(It’s essential I mention TVHKB’s opening act, a band called Tenderloin from Berlin. I’d never heard of them before. My friends were indifferent about even checking them out, but I figure we’d paid to see them and they were bound to be interesting at least if they were chosen by Antony Hegarty. We took our seats a few songs into their set, and I was awe-struck to see their lead singer was Vaginal Davis! I’ve long been an admirer of Ms Davis (I swear she used to be called Vaginal Crème Davis, but she must have lost the “Crème” at some point). Alongside Canadian filmmaker Bruce LaBruce, Davis virtually invented the Queer-core (or Homo-core, if you prefer) punk movement in the early 90s and therefore made life one helluva lot more interesting. For anyone unfamiliar with Davis, the self-described "controversial black woman" is a towering African-American drag queen (seriously: he’s built like a brick shithouse), zine writer, punk musician, nightclub promoter and all-round provocateur. Like Pfahler, he emerged from the fertile Los Angeles punk scene (they’ve been friends since the 1970s); in recent years he’s re-located to bohemian Berlin. Anyway, Tenderloin was brilliant: minimalist, strange, stark but danceable, with Davis declaiming lyrics seemingly inspired by the film Christiane F – often in German – in a high-pitched voice, channelling Tina Turner and Whitney Houston in a tousled auburn wig, billowing white mini-dress and killer heels. Mindblowing! And in a foreshadowing of TVHKB, when they left the stage we realised Tenderloin’s fit hottie of a drummer had been playing stark naked the whole time; we’d just assumed he was shirtless! Read an interview with Tenderloin drummer Joel Gibb on the Buttwebsite. Tenderloin is definitely divisive - I loved them, but most of my friends didn’t. But that’s probably true of all interesting bands and artists).
Brief fragment of Tenderloin performing in Berlin. This gives you a pretty good flavour of their Meltdown performance (Davis is even wearing the same wig and dress combo)
The following day, my friend Emma and I returned to the Southbank to see Pfahler give an intimate, low-key onstage lecture about the concepts and manifestos behind her work, chiefly availabism, anti-naturalism and future feminism. It was pretty sparsely attended (just a handful of devotees). Pfahler was endearingly nervous, she complained of jetlag and her lecture was a bit rambling: “slick” is not in her vocabulary, but slick is overrated. Out of her stage drag and close-up Pfahler is stunningly beautiful with a delicate face, tiny (5’2) and (at 51 years old) eerily ageless. She wore a floor-length white crocheted dress through which was visible her black bra and panties underneath. Her daytime look isn’t exactly neutral or low-key: her heavy black eye make-up was pure Bride of Dracula.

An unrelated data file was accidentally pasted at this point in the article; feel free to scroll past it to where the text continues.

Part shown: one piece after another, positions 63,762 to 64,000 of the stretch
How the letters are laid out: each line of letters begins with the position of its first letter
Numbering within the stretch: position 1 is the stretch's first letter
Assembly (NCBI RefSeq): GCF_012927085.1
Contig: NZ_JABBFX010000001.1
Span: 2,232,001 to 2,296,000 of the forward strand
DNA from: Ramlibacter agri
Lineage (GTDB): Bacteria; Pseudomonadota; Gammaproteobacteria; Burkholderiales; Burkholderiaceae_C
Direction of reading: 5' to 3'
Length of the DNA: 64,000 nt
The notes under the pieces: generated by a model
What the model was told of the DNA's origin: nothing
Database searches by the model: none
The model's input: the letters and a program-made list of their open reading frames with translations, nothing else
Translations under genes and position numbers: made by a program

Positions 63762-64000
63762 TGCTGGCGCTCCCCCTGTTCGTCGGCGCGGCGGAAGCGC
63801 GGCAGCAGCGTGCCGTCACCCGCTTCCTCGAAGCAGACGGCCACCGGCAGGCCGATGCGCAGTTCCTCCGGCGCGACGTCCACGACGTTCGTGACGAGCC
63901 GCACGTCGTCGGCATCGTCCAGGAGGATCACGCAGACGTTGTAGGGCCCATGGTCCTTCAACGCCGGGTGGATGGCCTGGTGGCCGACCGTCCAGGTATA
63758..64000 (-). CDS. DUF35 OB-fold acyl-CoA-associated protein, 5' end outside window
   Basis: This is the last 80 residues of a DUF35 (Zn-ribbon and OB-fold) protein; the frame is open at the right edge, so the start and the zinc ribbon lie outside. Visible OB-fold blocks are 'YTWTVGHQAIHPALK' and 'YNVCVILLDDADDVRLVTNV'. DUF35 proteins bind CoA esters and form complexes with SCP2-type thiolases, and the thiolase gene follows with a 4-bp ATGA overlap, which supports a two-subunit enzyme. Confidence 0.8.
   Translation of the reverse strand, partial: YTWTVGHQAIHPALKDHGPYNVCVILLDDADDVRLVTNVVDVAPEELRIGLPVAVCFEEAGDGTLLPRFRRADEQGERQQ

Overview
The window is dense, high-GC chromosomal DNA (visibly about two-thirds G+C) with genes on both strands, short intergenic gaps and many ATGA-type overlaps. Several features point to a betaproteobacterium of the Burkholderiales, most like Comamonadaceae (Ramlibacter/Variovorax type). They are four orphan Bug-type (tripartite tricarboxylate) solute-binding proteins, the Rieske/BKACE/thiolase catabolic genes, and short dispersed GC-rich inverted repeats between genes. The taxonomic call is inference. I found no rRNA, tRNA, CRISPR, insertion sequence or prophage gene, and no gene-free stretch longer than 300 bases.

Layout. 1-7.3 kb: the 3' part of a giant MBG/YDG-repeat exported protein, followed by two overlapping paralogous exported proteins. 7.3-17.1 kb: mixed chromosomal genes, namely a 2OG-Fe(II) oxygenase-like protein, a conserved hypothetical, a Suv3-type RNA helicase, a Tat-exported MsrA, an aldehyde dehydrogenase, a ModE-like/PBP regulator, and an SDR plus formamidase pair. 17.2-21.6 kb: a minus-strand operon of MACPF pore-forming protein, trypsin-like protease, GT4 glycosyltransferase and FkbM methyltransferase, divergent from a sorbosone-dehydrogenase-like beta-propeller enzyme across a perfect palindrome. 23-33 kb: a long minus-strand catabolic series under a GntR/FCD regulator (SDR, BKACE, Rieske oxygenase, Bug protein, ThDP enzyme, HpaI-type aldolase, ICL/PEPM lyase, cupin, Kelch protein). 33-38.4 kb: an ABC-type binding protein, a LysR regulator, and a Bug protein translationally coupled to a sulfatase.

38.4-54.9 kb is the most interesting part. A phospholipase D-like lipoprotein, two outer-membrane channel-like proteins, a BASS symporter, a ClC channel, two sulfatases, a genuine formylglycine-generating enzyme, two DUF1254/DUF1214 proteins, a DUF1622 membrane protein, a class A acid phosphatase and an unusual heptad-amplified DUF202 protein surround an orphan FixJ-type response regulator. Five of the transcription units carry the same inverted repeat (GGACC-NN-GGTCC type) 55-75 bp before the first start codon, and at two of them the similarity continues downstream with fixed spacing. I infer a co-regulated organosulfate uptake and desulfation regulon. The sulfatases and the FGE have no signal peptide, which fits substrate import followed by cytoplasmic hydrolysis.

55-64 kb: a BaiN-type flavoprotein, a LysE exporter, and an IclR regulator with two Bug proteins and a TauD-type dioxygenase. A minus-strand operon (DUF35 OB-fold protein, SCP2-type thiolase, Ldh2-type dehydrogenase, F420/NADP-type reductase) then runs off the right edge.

Some of the highlights of Pfahler’s lecture: she discussed onstage nudity and explained she carefully advises her dancers about it first (wearing a g-string is definitely optional). “Going bottomless will ruin your life; no one will ever take you seriously again. You will never get a job,” she cautions them. Asked about her most notorious film Sewing Circle directed by sleaze-meister Richard Kern, in which Pfahler temporarily sews her vagina shut, she explained she was making a statement about re-claiming herself after an abusive relationship. (Funnily enough, in the 1990s I interviewed Richard Kern and we talked about Sewing Circle). An audience member asked her about taking risks and Pfahler replied, “Risk is all I had.”
(As a nice postscript, Vaginal Davis was sitting directly behind me during Pfahler’s lecture, and afterwards we spoke briefly. I told him how much I loved Tenderloin and that I’d been following his work since the 1990s. In fact, at one point in the 90s I wrote to him requesting one of his zines and he wrote back. Davis exuded warmth and sweetness. My next art project is conniving how to get Tenderloin to return to London for another show).
(This nice anecdote from a Guardian article about Hegarty’s Meltdown line-up concisely illustrates Pfhaler’s theory of availabism – using whatever comes to hand for your art: “One day in 1979, a few weeks after her arrival in New York City, artist and musician Kembra Pfahler was invited to perform in a club on the Lower East Side. "I decided I would stand on my head and crack an egg on my vagina," she says with disarming matter-of-factness. "Just because my body was available and I had eggs in the refrigerator.")
"I wanted to be as unpopular as possible ... and that happened." This brief clip (just over three minutes long) offers a great summary of Pfahler’s philosophies and inspirations. It’s also fascinating to see her interviewed in her stark, compact New York apartment (I can’t tell whether it’s a studio or a one bedroom). Every surface is painted the colour of dried blood.
Bonus track! Sadly they didn't perform this at Meltdown, but it's too good not to include. TVHKB give "My Heart Will Go On" (the love theme from Titanic) a savage mauling. It's enough to give a Celine Dion fan a coronary.
See the rest of my photos from the Meltdown gig on my flickr page